Clean Energy Update: Battery Storage & Beyond

Clean Energy Update: Battery Storage & Beyond

It’s been an exciting summer for renewable energy news. In July, Prime Minister Trudeau shared that $130 million, will go towards four battery sites that Nova Scotia Power will install across the province to store clean energy and support affordability for customers. And last month, the province announced five new wind projects, each majority-owned by one or more Mi'kmaq communities.

These are important steps as we work towards 80 per cent renewable energy by 2030. Over the next eight years, there is much to be done as we remove coal from our energy mix and transform how we make, deliver and store electricity.

We checked in with Mark Sidebottom, our newly appointed Chief Clean Energy Officer, for an update on  what’s next for our clean energy transition and what it all means for customers.

This is the first time Nova Scotia Power has had a Chief Clean Energy Officer. Why was it important to create this position?

“It reflects our priorities and formalizes the work we’ve been doing for the last two years, as we work towards 80 per cent renewable energy—I’m thrilled to step into the role. It’s exciting to have a dedicated position that’s laser focused on the transition to cleaner energy and to build a team that has one mission: To reach our renewable energy goal and build a cleaner, greener future for Nova Scotia.”

How do the recent announcements around wind and battery storage help advance the transition to 80 per cent renewable?

“Wind is our most abundant clean energy resource in Nova Scotia. We’re looking forward to supporting the recently announced independent power producers as they bring more wind energy to the grid.

And while wind will always be a critical and an affordable energy source, the challenge of course is that the wind doesn’t always blow. And as more customers choose to use electricity to power their lives, we need to make sure that we can meet that demand. We can’t count on wind alone.

This is where other solutions like batteries come in. Batteries are one of the ways we can serve customers during periods when demand for electricity is high, while enabling us to integrate more wind and solar to the grid. When energy is generated at different times than when our customers want to use it—like overnight, when it’s windiest—you need to be able to store that energy.

We will be installing four 50-MW grid-scale batteries at four sites across the province, to store clean energy and provide continued reliable power for our customers.”

What should customers know about these new battery projects?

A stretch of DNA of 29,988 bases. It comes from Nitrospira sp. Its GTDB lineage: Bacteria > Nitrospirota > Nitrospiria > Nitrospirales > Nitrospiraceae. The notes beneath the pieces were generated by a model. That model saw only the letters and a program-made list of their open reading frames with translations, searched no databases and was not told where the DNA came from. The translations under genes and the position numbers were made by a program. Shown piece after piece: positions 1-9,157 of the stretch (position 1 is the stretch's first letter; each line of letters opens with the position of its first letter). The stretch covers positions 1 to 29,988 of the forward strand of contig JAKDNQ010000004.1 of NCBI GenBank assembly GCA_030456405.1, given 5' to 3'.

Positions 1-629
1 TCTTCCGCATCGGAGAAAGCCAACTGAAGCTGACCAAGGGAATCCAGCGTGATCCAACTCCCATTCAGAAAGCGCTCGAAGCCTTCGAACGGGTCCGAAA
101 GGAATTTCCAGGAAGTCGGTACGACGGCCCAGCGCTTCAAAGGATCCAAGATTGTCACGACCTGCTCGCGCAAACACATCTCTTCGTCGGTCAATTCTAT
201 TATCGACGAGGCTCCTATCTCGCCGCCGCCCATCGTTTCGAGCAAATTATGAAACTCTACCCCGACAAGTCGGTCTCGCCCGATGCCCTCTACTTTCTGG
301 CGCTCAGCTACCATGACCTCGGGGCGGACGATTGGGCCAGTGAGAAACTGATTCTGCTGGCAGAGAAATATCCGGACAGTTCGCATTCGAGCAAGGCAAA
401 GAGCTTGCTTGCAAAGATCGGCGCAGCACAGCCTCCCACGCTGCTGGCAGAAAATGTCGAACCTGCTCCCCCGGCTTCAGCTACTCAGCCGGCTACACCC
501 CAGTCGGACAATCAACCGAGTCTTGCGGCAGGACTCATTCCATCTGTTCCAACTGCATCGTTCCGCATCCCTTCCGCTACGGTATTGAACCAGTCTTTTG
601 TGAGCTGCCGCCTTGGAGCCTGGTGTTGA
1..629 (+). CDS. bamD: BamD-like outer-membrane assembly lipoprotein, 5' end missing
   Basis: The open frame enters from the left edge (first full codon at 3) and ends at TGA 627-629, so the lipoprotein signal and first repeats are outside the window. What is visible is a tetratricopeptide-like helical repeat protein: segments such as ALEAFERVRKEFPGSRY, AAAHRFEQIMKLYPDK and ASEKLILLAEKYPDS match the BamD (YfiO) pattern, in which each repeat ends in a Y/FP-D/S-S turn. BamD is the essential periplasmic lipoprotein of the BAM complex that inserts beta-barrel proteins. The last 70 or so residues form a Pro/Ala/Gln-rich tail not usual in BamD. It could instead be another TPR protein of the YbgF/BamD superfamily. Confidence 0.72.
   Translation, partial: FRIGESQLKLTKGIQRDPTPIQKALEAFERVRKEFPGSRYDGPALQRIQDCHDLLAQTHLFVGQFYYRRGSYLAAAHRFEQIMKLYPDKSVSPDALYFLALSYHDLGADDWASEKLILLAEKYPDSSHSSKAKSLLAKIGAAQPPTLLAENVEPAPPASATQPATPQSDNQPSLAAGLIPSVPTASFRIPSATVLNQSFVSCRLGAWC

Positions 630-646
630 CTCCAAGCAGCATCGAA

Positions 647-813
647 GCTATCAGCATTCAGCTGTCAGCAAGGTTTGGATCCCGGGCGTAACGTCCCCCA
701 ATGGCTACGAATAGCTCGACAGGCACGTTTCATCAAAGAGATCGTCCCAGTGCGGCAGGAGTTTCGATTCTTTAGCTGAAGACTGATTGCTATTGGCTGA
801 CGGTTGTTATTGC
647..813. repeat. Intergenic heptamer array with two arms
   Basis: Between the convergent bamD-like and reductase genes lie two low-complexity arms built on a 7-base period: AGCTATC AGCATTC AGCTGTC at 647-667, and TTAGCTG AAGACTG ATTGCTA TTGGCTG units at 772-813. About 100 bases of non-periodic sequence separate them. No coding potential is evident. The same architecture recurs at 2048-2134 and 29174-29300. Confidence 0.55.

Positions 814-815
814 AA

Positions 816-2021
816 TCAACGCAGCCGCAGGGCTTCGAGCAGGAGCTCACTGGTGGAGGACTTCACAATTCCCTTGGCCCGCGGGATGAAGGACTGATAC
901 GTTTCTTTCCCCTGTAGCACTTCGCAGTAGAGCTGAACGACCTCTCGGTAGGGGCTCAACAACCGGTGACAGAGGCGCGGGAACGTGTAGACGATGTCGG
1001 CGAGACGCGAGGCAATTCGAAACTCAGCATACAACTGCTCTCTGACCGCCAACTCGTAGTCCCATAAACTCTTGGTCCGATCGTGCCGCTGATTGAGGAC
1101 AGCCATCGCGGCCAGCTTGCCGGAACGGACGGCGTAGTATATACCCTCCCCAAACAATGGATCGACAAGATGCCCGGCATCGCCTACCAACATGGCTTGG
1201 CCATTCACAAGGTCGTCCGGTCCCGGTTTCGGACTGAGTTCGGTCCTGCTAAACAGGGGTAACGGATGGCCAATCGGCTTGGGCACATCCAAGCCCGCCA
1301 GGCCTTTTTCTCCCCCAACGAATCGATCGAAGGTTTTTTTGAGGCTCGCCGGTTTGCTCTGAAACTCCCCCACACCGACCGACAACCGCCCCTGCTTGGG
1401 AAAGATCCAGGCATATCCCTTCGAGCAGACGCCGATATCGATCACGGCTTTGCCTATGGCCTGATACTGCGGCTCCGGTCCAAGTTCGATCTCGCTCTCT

“The four new battery sites will include both urban and rural communities and will be among the largest battery storage projects in North America. Most importantly, this announcement of financial support from the Government of Canada helps with the affordability of our transition to renewable energy.

The battery sites will create new, green jobs and will help us ensure reliable service for customers. It’s exciting and we’re energized by the momentum!”

Can batteries enable us to reach Nova Scotia’s renewable energy target?

“They will absolutely play a role in our renewable transition, but they represent one piece of the puzzle.

Batteries will help us reduce our carbon footprint, allow us to grow our use of wind and solar power, and increase the reliability of our grid. But we can’t build infinite batteries—so to get to 80 per cent clean energy, and to ensure that we’re able to continue to meet demand and deliver electricity exactly when our customers need it, we need a portfolio of solutions.

One of those solutions is a transmission connection to clean energy sources in other parts of Canada. By strengthening our transmission line connection to New Brunswick, we will have the ability to connect to clean, reliable hydropower in Quebec.”

What are you most excited about as we continue on this cleaner, greener path?

“I’m looking forward to continuing to listen and collaborate with our customers and communities. Our plans will grow and evolve as we push forward, and it’s critical that we hear from our customers—their input and involvement will help us make the right decisions.

This is a path we’re all on together—with our customers, government and communities across the province.”

For more information about our clean energy transition and how we’ll reach 80 per cent renewable energy, visit

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